Toys 'R' Us will close all of its US stores including this one in Highland Park, Illinois, seen in January (Photo: AFP)
Toys 'R' Us, the iconic retail chain that has captivated American kids for generations, has announced plans to shut all of its US stores, becoming one of the biggest casualties of the retail shakeout amid the rise of e-commerce.
The debt-plagued company announced in the early hours of Thursday that it has filed a motion for bankruptcy court approval to liquidate its US operations, a move that could hit 33,000 jobs.
"This is a profoundly sad day for us as well as the millions of kids and families who we have served for the past 70 years," chief executive Dave Brandon said in a statement.
"I am very disappointed with the result, but we no longer have the financial support to continue the company's US operations."
The chain will shutter all 735 stores remaining in the United States, it said in a statement -- down from the 881 it listed just last month. For shoppers, the company says gift cards will be honored for 30 days.
The privately-held company says it is exploring a plan to sell 200 top-performing US stores in a package deal with its Canadian division.
That scenario could potentially keep the Toys 'R' Us brand alive, but in a much reduced form compared with its pre-Internet heyday, when it thrilled generations of children with its well-stocked aisles and its friendly mascot, Geoffrey the giraffe.
- Post-war growth -
Started in 1948 by World War II veteran Charles Lazarus at a single store in the US capital Washington, called "Children's Bargain Town," the company began calling itself Toys 'R' Us in 1957 and went public in 1978 after a period of heavy growth amid the post-war period.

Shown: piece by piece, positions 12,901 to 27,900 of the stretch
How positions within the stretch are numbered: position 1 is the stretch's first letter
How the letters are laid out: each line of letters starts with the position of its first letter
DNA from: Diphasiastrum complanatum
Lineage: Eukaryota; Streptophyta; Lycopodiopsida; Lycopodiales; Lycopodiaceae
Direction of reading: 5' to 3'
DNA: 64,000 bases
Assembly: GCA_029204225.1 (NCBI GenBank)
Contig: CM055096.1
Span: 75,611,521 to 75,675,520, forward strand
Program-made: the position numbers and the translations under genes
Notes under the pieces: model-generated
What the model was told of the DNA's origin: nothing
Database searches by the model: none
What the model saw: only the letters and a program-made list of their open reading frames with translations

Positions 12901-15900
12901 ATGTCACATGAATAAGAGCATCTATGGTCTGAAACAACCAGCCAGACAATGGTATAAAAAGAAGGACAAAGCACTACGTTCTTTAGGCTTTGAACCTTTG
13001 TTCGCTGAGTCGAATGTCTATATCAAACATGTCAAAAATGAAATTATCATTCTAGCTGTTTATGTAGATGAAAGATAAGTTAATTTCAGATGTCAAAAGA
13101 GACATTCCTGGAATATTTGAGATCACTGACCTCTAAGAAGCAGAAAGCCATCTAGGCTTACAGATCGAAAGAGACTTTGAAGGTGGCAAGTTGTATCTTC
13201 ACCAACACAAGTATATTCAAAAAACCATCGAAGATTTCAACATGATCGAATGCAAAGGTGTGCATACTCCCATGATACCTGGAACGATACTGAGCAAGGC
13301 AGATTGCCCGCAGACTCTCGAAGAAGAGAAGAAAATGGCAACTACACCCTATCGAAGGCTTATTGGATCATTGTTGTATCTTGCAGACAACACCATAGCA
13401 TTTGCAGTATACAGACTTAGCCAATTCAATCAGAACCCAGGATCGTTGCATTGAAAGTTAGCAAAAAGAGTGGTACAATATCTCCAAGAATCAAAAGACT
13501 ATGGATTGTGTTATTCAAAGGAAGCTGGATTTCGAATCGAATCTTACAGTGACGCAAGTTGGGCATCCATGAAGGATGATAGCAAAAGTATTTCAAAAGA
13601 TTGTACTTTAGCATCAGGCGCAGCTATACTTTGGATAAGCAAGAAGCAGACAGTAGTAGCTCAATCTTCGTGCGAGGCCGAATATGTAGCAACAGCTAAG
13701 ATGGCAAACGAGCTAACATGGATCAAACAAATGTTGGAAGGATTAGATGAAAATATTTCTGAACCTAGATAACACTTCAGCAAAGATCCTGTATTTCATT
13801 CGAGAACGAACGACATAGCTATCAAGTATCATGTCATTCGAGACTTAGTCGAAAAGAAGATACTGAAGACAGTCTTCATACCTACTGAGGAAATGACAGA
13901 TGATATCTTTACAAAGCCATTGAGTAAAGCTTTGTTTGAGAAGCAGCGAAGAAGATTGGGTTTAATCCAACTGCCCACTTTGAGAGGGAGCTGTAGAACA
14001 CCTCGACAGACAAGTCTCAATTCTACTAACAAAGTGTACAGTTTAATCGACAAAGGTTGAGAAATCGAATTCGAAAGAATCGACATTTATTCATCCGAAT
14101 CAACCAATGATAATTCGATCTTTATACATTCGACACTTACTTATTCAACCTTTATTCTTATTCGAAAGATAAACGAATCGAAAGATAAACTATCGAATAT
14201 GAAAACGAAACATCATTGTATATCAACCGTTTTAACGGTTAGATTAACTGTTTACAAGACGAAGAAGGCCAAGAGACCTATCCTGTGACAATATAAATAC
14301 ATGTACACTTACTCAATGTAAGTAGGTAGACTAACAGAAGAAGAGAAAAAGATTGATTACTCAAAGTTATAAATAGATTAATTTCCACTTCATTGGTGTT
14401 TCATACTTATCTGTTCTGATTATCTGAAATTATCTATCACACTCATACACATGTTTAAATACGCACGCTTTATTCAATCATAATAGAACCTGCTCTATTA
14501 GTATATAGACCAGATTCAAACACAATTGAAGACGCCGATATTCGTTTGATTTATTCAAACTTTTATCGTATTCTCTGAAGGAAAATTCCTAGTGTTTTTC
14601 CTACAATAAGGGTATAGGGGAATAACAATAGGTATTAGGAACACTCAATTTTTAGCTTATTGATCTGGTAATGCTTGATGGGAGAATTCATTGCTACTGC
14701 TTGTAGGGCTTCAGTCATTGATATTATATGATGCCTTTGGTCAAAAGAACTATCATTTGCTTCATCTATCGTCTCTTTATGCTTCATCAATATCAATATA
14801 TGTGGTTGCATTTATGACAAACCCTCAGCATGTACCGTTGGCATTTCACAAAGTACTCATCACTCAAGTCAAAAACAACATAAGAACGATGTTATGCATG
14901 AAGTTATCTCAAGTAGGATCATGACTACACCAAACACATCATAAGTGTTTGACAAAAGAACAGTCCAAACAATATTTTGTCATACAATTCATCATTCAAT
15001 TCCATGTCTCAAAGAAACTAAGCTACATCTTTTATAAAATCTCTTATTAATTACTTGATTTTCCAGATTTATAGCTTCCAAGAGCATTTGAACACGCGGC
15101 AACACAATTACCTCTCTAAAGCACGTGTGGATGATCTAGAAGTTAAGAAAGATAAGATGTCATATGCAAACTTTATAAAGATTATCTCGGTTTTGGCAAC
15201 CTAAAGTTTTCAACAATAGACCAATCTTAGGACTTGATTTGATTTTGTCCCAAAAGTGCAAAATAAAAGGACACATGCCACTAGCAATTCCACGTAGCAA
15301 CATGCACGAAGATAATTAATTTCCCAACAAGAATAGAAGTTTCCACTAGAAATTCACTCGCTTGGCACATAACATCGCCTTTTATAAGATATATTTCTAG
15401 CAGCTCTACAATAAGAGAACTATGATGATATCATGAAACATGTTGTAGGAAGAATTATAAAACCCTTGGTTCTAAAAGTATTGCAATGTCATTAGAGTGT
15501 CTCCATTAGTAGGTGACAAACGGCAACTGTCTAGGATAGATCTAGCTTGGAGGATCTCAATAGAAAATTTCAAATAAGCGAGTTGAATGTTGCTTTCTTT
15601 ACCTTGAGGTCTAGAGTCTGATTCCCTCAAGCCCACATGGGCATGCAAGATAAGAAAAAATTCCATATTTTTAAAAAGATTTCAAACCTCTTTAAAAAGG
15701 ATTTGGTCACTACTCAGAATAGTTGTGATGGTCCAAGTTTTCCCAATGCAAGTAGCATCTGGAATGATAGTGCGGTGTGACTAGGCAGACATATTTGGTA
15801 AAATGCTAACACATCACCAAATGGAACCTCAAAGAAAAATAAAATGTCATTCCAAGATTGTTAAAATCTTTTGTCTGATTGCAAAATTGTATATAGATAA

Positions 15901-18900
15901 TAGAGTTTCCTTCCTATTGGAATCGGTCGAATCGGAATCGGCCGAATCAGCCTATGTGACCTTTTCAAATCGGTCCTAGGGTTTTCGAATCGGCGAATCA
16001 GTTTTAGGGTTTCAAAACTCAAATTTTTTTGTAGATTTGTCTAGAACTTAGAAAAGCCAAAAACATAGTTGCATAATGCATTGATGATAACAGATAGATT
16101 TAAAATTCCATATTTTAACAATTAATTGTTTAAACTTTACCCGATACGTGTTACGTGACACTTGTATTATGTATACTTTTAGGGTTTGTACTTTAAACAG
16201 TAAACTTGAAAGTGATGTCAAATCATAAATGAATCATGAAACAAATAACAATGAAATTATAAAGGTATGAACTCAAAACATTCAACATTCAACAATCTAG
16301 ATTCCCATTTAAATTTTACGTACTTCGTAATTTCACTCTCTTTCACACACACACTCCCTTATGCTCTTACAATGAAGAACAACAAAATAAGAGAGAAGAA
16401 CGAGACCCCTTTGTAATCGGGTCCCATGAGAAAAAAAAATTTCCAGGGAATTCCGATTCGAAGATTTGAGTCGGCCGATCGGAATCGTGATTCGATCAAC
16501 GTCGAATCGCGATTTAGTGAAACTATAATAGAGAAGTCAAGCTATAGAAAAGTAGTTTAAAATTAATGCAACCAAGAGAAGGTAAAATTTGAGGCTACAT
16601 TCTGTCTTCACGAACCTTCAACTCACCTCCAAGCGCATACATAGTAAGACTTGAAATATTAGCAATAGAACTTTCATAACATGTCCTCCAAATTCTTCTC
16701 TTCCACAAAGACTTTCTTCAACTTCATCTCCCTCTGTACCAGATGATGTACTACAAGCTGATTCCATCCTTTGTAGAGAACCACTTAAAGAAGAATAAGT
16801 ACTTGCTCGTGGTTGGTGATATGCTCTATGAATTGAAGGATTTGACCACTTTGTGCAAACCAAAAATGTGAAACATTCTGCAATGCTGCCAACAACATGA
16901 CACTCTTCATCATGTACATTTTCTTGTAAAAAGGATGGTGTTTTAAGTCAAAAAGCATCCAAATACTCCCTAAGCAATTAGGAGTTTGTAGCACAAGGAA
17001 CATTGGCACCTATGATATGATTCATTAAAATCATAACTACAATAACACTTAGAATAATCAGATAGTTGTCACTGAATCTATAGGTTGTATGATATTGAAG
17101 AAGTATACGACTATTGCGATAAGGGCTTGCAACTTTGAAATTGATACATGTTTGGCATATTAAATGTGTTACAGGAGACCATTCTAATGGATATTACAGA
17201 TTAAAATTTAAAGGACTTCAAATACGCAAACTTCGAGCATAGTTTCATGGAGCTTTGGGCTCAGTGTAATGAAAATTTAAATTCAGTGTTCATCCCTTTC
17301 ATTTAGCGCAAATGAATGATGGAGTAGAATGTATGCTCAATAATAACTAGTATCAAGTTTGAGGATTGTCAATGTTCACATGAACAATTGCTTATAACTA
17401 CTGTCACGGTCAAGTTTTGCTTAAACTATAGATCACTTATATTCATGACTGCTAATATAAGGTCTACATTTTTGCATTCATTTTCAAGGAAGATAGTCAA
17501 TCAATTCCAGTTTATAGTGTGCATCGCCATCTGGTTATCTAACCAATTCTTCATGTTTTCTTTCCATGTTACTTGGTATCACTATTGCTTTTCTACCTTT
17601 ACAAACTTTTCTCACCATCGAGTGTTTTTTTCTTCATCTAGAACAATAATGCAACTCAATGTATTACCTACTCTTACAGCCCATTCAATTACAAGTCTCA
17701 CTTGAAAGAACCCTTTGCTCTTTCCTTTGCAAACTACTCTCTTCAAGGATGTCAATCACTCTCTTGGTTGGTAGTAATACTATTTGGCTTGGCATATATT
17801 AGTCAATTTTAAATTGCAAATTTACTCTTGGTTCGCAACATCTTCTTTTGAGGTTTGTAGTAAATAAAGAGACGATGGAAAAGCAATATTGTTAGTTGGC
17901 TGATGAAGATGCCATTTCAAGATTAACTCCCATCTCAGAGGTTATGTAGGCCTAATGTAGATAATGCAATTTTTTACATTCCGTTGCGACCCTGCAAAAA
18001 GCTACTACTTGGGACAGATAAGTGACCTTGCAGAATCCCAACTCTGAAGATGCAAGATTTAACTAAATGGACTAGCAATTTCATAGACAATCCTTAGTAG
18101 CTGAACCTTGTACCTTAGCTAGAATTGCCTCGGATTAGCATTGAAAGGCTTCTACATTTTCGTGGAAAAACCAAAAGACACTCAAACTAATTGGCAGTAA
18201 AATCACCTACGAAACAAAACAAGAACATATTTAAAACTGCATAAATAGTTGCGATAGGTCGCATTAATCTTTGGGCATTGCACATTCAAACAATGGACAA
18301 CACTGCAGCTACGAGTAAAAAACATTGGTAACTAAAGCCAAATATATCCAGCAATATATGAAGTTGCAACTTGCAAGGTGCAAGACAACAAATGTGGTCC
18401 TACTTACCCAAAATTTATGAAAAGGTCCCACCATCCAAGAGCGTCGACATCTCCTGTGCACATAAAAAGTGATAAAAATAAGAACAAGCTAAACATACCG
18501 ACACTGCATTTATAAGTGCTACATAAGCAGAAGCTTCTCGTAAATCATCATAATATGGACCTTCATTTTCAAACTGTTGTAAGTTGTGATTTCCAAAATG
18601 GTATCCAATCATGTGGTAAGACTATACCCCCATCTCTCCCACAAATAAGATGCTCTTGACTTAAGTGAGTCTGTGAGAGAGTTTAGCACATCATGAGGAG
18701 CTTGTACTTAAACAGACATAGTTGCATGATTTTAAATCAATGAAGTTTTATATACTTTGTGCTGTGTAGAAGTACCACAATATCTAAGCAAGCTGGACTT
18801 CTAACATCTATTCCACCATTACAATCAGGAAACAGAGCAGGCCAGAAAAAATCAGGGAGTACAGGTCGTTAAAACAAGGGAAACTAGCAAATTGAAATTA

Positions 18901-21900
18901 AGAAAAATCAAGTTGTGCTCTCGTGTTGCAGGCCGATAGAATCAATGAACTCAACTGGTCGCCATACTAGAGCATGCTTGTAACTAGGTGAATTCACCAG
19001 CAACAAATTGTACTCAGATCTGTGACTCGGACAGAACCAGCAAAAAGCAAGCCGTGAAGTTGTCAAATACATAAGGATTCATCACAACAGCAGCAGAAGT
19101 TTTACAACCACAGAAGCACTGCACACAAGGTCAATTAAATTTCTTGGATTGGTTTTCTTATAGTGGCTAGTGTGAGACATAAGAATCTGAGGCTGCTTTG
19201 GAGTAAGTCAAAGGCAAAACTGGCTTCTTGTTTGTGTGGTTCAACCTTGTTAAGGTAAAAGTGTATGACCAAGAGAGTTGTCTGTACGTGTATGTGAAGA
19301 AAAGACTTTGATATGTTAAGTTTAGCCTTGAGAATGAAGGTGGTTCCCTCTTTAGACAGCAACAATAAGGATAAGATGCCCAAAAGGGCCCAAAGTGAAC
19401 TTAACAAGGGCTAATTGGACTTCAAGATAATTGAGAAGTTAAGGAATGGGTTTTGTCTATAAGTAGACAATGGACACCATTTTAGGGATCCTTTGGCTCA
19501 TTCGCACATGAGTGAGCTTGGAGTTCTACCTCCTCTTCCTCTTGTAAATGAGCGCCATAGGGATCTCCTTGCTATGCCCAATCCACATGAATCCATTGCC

Its prominence as a vendor of stuffed animals, board games and later video games remained strong through the 1980s, but began to erode in the 1990s as big box stores such as Walmart and Target began selling more toys -- at lower prices.
Beset by these pressures, Toys 'R' Us in 2005 was taken private by a consortium of investors that included the KKR Group and Bain Capital in a move that saddled the company with billions of dollars of debt.
More recently, Toys 'R' Us has been buffeted by the competition from Amazon and other online vendors, which have affected all retailers, leading to bankruptcies and creating a generation of "dead malls" around the United States as department stores and other shops vanish amid a shift to click-and-deliver purchases.
In September, the company filed for bankruptcy protection, hoping to reorganize $5 billion in long-term debt.
The company's goal during this past holiday season and beyond was "continuing to put huge smiles on children’s faces," Brandon said.
But a weak Christmas shopping season weighed on the company's efforts to reorganize, analysts said.
Neil Saunders, managing director of GlobalData Retail, blamed the company's woes on poor leadership.
"As the competitive dynamics of the toy market intensified, management failed to respond and evolve. As such, the brand lost relevance, customers and ultimately sales," Saunders said in a note Wednesday.
"The main tragedy of liquidation will be the extensive loss of jobs. In our view, those on the shop-floor have been badly let down by management and those doing financial deals.
In February, the company's British business announced plans for an "orderly wind-down" of the company's store portfolio.
Toys 'R' Us employs 3,200 people at 100 stores in Britain.
In Thursday's statement, the company said it is pursuing a "going concern" reorganization and sale process for its Canadian and international operations in Asia and Central Europe, including Germany, Austria and Switzerland.
"The Company’s international operations in Australia, France, Poland, Portugal and Spain are considering their options in light of this announcement," it said.